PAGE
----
From the November 9, 2008 The Times (London)
November 9, 2008
by Irwin Stelzer
Investors in America are trying to figure out just what Barack Obama’s sweeping victory will mean for the economy – and for them. Here are a few guesses.
The president-elect meant it when he promised to redistribute income from families earning more than $250,000 (£155,000) a year to those earning $50,000 (£30,000) or less. Taxes on the “richer” families will go up to fund cheques that will be mailed to the lower earners who now pay no income taxes.
Congressional Democrats will try to persuade the new president to lower the $250,000 cut-off point to the $150,000 his vice-president, Joe Biden, favours. Obama’s advisers say he will hold the line at $250,000, and some hint that he won’t risk exacerbating the recession by raising taxes immediately. Instead, he will simply allow the Bush tax cuts to expire at the end of 2010, returning taxes on high earners to the levels prevailing during the Clinton years.
So, too, with inheritance taxes: they will go up after 2010 to preBush levels, perhaps with some forgiveness for those passing on modest inheritances or small businesses. In the end, it will cost high earners more to live and more to die.
But taxes are only one area of concern to the business community. The Bush administration has handed Obama significant control over the commanding heights of the economy. The new president inherits ownership of parts of most big banks, insurance companies and other financial institutions, and has the funds to extend government ownership into other sectors of the economy. There is little doubt that he will use that control to restrict executive salaries, direct funds to homeowners who are behind with their mortgage payments, pressure banks to lend to constituencies he and his congressional allies deem worthy, and otherwise exercise more control over the allocation of the nation’s capital resources than any of his predecessors was able to do, with the exception of Franklin Roosevelt during the second world war.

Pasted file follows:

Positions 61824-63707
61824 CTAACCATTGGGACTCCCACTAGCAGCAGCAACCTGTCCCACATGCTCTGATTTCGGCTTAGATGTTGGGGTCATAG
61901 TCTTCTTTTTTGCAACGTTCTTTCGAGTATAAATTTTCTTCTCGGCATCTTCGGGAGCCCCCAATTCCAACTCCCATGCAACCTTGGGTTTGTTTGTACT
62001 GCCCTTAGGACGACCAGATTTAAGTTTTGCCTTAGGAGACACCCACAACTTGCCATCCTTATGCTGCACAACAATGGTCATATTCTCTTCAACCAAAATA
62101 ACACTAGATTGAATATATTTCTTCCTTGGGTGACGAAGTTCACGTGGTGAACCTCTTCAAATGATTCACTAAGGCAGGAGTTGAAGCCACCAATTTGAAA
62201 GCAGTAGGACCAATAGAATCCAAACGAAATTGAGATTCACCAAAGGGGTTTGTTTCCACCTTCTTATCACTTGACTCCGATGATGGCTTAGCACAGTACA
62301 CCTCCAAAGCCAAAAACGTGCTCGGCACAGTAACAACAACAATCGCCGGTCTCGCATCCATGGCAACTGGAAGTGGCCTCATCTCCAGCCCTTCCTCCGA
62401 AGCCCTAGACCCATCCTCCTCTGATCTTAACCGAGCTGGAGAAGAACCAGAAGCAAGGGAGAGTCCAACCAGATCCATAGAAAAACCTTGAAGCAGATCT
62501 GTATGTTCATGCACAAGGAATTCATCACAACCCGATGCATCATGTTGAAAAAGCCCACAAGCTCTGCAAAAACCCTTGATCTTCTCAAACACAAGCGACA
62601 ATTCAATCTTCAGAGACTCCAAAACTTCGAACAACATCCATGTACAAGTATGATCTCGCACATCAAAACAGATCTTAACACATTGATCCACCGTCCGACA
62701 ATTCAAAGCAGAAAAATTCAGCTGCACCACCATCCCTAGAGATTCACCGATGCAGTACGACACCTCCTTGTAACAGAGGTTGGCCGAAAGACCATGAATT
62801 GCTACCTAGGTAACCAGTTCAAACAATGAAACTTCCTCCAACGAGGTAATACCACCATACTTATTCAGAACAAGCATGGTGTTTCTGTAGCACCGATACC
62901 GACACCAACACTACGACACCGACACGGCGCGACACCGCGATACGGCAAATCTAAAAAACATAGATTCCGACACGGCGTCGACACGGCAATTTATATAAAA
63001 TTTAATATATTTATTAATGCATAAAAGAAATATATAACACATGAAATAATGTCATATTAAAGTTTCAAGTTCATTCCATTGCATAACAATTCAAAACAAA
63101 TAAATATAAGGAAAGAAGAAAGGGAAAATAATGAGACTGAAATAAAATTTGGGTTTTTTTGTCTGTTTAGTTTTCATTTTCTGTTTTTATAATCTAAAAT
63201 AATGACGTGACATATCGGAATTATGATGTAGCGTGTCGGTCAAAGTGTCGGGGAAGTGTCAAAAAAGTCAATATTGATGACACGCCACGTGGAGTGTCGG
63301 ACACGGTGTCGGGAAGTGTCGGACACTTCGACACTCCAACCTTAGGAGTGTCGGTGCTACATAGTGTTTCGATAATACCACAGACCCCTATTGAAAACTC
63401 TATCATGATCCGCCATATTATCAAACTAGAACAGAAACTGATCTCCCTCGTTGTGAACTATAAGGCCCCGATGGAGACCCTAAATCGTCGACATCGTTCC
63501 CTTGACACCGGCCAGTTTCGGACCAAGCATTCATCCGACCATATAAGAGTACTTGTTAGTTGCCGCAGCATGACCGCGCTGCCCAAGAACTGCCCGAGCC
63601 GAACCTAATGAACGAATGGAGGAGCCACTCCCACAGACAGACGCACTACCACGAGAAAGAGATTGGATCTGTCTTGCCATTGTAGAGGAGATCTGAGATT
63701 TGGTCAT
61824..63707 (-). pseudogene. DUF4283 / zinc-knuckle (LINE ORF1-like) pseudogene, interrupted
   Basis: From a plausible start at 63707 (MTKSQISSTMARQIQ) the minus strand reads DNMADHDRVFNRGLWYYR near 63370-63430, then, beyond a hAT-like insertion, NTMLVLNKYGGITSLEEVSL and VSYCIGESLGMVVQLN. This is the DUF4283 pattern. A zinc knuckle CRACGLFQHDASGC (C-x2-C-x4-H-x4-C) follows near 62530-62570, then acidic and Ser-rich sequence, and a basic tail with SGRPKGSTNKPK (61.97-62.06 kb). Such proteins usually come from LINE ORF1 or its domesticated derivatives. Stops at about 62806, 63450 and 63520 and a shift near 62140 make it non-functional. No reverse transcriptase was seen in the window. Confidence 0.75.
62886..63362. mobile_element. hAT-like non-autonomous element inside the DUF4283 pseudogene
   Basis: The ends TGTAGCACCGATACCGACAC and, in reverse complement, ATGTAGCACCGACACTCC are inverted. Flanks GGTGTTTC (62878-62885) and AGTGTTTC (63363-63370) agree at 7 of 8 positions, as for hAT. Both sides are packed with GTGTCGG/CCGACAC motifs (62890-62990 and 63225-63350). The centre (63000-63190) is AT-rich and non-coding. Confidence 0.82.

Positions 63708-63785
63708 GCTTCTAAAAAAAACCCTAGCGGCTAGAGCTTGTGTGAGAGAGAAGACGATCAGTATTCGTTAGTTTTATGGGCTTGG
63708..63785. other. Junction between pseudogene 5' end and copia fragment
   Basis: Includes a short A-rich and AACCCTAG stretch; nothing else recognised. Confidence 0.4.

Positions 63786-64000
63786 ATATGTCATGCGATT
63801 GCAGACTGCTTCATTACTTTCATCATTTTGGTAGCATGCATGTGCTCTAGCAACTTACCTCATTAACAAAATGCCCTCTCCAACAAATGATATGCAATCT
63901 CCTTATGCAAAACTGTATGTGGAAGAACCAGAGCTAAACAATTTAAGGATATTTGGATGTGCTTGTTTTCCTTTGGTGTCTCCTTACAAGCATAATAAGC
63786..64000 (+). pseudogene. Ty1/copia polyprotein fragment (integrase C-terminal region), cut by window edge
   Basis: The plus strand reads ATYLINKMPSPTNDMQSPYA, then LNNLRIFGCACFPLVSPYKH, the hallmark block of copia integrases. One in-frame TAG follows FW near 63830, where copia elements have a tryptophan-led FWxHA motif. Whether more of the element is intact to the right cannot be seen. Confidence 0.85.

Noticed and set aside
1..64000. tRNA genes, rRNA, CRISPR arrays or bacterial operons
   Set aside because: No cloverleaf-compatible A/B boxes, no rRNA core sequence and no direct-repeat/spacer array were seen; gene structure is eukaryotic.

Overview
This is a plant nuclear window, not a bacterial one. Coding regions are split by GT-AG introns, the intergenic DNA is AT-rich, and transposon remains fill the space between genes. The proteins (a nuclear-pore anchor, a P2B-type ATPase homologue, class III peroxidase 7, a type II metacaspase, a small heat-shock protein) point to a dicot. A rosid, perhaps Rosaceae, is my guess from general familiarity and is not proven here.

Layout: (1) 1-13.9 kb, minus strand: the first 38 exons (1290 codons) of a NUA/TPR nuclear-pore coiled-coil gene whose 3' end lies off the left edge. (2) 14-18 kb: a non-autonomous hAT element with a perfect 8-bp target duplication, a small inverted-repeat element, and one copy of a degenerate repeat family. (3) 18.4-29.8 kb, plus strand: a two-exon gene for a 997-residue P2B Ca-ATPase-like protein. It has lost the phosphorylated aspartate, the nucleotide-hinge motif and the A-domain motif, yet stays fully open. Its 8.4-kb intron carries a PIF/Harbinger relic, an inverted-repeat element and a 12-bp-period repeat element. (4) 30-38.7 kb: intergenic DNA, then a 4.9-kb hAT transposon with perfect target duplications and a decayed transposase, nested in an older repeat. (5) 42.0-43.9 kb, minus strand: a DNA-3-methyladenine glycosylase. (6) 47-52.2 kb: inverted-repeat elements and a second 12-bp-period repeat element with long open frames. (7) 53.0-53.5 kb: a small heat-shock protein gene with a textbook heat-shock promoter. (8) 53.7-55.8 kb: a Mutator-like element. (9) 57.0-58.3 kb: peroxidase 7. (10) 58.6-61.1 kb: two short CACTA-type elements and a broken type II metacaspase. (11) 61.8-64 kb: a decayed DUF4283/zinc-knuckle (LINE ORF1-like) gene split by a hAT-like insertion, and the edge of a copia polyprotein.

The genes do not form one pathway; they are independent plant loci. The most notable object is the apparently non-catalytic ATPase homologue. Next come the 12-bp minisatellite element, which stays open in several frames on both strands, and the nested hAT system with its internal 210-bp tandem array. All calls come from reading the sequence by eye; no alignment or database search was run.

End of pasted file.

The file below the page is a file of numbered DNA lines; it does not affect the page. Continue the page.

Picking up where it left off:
Some analysts are arguing that Obama will be constrained by the huge budget deficits he will face. Not entirely. Many items on his wish list don’t require government money. He will fulfil his pledge to support legislation to eliminate the secret ballot in union-recognition elections. The Environmental Protection Agency probably does not need new legislation to change the rules on carbon emissions so that Obama can achieve his goal of making new coal-fired power stations totally uneconomic. The Federal Communications Commission can impose “fairness” rules that make it more difficult for conservative talk radio stations to challenge his government’s policies. The Food and Drug Administration can make it difficult if not impossible for pharmaceutical companies to gain permission to market new drugs that the industry’s critics contend are “merely” improvements on existing drugs, or are not sufficiently efficacious in the eyes of regulators.
In short, Obama can impose large portions of his agenda without asking Congress for new funding. Some decisions will undoubtedly be challenged in the courts, but most judges are unlikely to constrain actions that enhance the powers of the government, although they have vetoed many Bush attempts to shrink such powers.